He said: ‘Great king, there is no cause or condition for the corruption of sentient beings. Sentient beings are corrupted without cause or condition. There’s no cause or condition for the purification of sentient beings. Sentient beings are purified without cause or condition. One does not act of one’s own volition, one does not act of another’s volition, one does not act from a person’s volition. There is no power, no energy, no manly strength or vigor. All sentient beings, all living creatures, all beings, all souls lack control, power, and energy. Molded by destiny, circumstance, and nature, they experience pleasure and pain in the six classes of rebirth. There are 1.4 million main wombs, and 6,000, and 600. There are 500 deeds, and five, and three. There are deeds and half-deeds. There are 62 paths, 62 sub-eons, six classes of rebirth, and eight stages in a person’s life. There are 4,900 Ājīvakaascetics, 4,900 wanderers, and 4,900 naked ascetics. There are 2,000 faculties, 3,000 hells, and 36 realms of dust. There are seven percipient embryos, seven non-percipient embryos, and seven embryos without attachments. There are seven gods, seven humans, and seven goblins. There are seven lakes, seven winds, 700 winds, seven cliffs, and 700 cliffs. There are seven dreams and 700 dreams. There are 8.4 million great eons through which the foolish and the astute transmigrate before making an end of suffering. And here there is no such thing as this: “By this precept or observance or mortification or spiritual life I shall force unripened deeds to bear their fruit, or eliminate old deeds by experiencing their results little by little,” for that cannot be. Pleasure and pain are allotted. Transmigration lasts only for a limited period, so there’s no increase or decrease, no getting better or worse. It’s like how, when you toss a ball of string, it rolls away unraveling. In the same way, after transmigrating the foolish and the astute will make an end of suffering.’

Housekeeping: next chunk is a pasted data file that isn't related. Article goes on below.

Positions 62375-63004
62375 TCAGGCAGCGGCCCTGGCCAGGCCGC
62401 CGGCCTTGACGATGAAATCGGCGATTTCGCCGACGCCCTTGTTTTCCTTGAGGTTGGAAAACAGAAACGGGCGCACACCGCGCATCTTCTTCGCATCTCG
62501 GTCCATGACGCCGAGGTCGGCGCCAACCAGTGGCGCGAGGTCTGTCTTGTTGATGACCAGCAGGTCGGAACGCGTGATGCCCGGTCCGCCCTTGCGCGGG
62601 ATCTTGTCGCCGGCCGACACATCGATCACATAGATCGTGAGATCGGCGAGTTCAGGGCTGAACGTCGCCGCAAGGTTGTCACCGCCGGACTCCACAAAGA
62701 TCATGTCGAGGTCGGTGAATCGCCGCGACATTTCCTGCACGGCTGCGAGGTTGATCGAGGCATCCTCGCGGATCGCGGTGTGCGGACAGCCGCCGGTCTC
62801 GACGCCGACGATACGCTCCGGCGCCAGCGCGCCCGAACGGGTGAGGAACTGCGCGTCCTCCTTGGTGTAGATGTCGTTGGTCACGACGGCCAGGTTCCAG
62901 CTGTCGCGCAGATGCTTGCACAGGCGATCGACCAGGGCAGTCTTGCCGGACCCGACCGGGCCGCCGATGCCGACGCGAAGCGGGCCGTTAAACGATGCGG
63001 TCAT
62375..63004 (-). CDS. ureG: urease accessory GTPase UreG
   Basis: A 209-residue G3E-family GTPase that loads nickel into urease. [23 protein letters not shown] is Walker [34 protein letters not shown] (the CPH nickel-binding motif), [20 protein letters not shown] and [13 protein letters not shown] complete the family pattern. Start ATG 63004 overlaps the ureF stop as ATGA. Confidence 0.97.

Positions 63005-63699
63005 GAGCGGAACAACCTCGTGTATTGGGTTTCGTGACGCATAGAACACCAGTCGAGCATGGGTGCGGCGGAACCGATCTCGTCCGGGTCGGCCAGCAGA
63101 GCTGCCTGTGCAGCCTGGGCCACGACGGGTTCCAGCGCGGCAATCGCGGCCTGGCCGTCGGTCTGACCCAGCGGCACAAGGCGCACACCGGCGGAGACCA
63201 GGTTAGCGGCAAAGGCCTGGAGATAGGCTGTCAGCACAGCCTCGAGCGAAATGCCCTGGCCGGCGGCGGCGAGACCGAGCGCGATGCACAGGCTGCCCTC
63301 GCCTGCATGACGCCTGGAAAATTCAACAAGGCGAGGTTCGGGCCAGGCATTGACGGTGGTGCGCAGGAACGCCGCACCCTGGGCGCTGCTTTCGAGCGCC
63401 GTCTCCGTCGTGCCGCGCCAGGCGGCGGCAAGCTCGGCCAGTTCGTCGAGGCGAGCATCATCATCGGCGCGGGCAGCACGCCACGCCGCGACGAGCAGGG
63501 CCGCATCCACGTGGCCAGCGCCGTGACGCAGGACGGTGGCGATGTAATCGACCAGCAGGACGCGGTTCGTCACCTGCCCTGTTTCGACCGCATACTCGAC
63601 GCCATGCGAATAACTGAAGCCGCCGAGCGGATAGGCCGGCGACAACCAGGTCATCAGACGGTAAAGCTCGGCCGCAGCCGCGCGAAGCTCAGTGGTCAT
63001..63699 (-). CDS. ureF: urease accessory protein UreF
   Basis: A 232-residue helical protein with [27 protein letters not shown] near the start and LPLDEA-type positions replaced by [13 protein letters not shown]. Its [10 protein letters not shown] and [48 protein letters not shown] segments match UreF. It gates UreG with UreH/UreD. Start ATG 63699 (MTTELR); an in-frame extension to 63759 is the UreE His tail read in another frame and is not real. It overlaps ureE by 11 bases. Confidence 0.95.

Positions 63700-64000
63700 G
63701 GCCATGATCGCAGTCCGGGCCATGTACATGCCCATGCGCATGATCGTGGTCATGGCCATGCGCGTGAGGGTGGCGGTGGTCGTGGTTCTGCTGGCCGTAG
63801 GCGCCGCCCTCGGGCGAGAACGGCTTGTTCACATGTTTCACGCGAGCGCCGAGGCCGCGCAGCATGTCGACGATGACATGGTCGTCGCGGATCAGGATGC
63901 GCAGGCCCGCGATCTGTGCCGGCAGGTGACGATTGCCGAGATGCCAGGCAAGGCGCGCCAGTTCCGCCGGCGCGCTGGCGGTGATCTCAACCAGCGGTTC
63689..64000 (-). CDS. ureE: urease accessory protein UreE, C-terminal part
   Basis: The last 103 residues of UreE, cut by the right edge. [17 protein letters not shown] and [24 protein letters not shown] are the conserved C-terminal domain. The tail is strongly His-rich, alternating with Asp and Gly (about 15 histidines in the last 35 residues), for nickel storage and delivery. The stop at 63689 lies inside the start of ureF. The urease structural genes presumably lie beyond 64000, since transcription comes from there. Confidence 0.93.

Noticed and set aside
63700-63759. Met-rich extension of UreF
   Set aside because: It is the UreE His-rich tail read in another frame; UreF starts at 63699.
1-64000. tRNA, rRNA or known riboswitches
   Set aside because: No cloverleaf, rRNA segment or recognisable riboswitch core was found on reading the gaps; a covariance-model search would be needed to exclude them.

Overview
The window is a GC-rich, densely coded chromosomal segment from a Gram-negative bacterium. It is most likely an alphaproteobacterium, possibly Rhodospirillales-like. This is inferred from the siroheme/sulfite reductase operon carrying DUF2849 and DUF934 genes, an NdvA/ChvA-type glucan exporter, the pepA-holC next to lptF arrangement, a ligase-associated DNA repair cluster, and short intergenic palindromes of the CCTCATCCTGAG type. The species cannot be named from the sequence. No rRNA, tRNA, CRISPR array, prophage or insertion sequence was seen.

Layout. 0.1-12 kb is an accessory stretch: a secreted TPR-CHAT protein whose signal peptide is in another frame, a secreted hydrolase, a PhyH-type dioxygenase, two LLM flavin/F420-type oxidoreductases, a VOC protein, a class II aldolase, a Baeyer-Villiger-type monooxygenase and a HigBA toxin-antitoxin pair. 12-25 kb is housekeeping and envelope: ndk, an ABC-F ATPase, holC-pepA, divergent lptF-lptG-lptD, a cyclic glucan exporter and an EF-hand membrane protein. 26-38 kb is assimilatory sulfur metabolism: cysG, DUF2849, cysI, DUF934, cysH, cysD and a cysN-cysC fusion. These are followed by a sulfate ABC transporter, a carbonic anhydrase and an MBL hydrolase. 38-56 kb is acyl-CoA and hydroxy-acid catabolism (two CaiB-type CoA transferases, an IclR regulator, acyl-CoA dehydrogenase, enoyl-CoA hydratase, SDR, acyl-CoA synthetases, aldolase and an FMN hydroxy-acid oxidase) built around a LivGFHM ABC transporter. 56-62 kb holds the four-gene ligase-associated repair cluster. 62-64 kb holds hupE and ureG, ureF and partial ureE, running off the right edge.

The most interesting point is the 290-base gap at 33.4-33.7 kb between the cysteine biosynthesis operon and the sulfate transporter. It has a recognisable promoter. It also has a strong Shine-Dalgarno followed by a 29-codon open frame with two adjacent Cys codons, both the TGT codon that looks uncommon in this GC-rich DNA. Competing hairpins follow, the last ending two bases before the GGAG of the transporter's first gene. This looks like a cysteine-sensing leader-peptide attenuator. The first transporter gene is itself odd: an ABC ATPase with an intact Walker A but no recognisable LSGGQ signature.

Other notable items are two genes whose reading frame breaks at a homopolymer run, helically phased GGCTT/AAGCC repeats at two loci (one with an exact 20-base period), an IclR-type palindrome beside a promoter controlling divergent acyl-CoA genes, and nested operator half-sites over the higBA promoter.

And so, when I asked Makkhali Gosāla about the fruits of the ascetic life apparent in the present life, he answered with the doctrine of purification through transmigration. It was like someone who, when asked about a mango, answered with a breadfruit, or when asked about a breadfruit, answered with a mango. I thought: ‘How could one such as I presume to rebuke an ascetic or brahmin living in my realm?’ So I neither approved nor dismissed that statement of Makkhali Gosāla. I was displeased, but did not express my displeasure. Neither accepting what he said nor contradicting it, I got up from my seat and left.


    3. The Doctrine of Ajita Kesakambala

      One time, sir, I approached Ajita Kesakambala and exchanged greetings with him. When the greetings and polite conversation were over, I sat down to one side, and asked him the same question.